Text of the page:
4 November 2013Europe

A changing market: Genomic Vision's IP strategy

When the Supreme Court decided earlier this year that isolated genetic material is not patent-eligible, it opened up the genetic screening market, inevitably introducing a new battleground for asserting IP rights on diagnostic technologies.

Many companies, including Ambry Genetics and Gene by Gene, started offering their own tests that could identify genetic disorders and susceptibility to certain diseases immediately after the June 13 ruling, and a series of patent infringement cases were filed among the companies soon after, as each tried to muscle in to the market.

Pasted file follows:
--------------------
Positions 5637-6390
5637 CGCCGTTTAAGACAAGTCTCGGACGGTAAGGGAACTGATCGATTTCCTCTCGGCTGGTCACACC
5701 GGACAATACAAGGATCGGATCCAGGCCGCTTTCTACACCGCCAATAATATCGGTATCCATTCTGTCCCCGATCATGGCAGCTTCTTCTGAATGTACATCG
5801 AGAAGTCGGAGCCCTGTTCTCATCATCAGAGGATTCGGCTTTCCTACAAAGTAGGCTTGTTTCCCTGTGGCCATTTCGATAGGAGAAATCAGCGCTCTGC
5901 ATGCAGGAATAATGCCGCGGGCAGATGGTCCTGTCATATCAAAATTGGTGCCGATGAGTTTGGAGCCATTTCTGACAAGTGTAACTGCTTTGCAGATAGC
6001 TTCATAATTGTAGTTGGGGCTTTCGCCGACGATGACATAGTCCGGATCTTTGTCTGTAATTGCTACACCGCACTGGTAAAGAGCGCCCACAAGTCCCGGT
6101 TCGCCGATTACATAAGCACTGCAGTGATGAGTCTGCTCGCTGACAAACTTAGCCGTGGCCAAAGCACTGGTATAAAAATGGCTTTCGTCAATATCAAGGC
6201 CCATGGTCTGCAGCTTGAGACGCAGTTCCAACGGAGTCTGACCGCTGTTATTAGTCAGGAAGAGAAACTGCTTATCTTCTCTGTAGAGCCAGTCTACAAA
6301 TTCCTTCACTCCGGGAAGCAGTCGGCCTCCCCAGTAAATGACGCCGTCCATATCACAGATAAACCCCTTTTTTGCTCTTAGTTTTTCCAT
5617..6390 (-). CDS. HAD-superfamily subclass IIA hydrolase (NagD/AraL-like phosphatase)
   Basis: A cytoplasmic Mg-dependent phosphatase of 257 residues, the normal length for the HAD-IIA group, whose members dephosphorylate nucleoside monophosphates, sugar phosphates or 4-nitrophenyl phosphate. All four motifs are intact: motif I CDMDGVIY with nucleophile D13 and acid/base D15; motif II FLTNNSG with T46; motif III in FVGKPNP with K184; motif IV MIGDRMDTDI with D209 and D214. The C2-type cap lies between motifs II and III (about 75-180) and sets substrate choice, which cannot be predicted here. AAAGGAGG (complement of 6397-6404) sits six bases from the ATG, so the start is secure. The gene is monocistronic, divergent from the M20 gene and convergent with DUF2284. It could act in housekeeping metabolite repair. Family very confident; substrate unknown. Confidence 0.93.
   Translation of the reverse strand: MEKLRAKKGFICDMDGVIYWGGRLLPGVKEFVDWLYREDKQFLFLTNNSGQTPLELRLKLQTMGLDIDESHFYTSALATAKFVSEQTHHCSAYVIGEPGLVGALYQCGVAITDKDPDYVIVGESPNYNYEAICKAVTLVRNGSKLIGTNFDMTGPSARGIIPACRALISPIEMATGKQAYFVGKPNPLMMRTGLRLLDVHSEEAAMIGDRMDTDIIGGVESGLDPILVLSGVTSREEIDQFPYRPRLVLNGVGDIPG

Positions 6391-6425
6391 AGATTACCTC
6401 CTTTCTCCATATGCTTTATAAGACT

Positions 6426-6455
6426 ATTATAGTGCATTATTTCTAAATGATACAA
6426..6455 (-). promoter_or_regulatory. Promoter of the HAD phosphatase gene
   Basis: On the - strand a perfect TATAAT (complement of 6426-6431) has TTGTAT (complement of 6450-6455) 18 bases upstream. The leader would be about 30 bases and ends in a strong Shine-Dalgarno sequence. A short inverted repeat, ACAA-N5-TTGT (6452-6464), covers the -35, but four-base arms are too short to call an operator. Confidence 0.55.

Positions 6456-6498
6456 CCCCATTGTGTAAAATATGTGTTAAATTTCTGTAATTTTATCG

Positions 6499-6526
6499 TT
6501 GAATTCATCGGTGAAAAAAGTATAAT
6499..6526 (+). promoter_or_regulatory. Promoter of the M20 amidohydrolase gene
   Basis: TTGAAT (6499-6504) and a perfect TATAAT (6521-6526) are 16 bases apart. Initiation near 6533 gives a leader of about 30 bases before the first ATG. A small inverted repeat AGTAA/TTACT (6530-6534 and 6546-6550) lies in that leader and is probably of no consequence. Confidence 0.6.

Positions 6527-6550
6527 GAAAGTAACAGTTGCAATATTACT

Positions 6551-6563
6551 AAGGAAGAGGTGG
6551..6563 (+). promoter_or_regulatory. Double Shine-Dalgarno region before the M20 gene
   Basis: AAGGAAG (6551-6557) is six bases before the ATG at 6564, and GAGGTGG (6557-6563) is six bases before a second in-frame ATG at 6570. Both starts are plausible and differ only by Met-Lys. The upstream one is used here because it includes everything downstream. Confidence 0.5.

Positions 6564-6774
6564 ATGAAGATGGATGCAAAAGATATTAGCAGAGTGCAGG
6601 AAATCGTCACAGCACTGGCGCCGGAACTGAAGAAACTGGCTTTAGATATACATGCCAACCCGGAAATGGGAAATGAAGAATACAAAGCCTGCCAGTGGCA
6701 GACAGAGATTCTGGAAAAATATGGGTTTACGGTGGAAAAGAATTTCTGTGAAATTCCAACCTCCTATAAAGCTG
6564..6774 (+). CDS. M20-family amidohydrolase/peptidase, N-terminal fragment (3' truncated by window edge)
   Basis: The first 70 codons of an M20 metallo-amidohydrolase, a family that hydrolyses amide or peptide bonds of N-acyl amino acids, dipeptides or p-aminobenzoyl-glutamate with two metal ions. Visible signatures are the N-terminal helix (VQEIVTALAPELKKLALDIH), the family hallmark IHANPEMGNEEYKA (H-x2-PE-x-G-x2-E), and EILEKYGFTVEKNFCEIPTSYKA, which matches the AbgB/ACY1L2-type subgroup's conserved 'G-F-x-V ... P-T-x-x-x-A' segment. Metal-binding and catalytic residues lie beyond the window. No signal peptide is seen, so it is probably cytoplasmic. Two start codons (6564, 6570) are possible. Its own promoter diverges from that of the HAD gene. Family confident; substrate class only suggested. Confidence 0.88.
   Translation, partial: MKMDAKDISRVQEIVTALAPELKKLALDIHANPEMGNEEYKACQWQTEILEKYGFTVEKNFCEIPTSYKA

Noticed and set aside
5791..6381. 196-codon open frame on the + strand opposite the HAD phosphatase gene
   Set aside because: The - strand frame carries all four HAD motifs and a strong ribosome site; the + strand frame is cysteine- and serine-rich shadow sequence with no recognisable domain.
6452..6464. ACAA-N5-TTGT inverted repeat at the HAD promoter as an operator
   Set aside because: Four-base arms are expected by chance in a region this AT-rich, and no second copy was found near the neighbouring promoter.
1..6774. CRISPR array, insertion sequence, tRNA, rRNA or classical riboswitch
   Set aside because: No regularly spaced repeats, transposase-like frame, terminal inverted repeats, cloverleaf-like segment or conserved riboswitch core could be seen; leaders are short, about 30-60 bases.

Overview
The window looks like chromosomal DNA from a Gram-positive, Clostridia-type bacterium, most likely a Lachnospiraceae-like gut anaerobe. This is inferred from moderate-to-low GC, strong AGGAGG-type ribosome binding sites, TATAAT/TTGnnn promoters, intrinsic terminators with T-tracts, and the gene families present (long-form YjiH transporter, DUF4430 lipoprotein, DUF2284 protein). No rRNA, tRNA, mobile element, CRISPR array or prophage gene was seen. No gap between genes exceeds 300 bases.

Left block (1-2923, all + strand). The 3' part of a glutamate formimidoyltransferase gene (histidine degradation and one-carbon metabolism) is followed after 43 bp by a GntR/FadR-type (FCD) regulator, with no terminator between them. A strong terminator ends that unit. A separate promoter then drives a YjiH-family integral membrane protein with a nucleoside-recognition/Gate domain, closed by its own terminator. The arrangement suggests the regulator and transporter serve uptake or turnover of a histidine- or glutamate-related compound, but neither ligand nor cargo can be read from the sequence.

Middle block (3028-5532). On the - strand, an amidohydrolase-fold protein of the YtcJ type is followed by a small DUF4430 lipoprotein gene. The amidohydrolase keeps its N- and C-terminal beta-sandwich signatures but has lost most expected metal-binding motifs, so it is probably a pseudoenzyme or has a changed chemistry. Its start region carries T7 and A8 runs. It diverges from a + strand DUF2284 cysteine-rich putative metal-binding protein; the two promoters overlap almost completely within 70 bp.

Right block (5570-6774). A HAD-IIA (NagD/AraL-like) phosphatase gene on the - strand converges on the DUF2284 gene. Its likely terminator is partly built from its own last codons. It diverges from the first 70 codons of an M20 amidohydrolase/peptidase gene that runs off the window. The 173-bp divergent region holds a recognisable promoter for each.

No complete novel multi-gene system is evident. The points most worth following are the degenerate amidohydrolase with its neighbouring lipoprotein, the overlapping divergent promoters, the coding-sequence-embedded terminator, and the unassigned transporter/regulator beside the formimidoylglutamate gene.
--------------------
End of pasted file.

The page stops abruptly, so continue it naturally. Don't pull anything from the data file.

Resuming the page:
French biotechnology company Genomic Vision offers a novel method of genome analysis. Its proprietary technology, which it calls molecular combing, allows researchers to view the genome at a high resolution and identify genetic anomalies within it.

Molecular combing is the process of stretching, or ‘combing’ single DNA molecules on to glass slides, and finding genes or specific sequences in the genome by measuring the distances between markers, which can be seen by applying fluorescence hybridisation. Genomic Vision calls it “Genomic Morse Code”.

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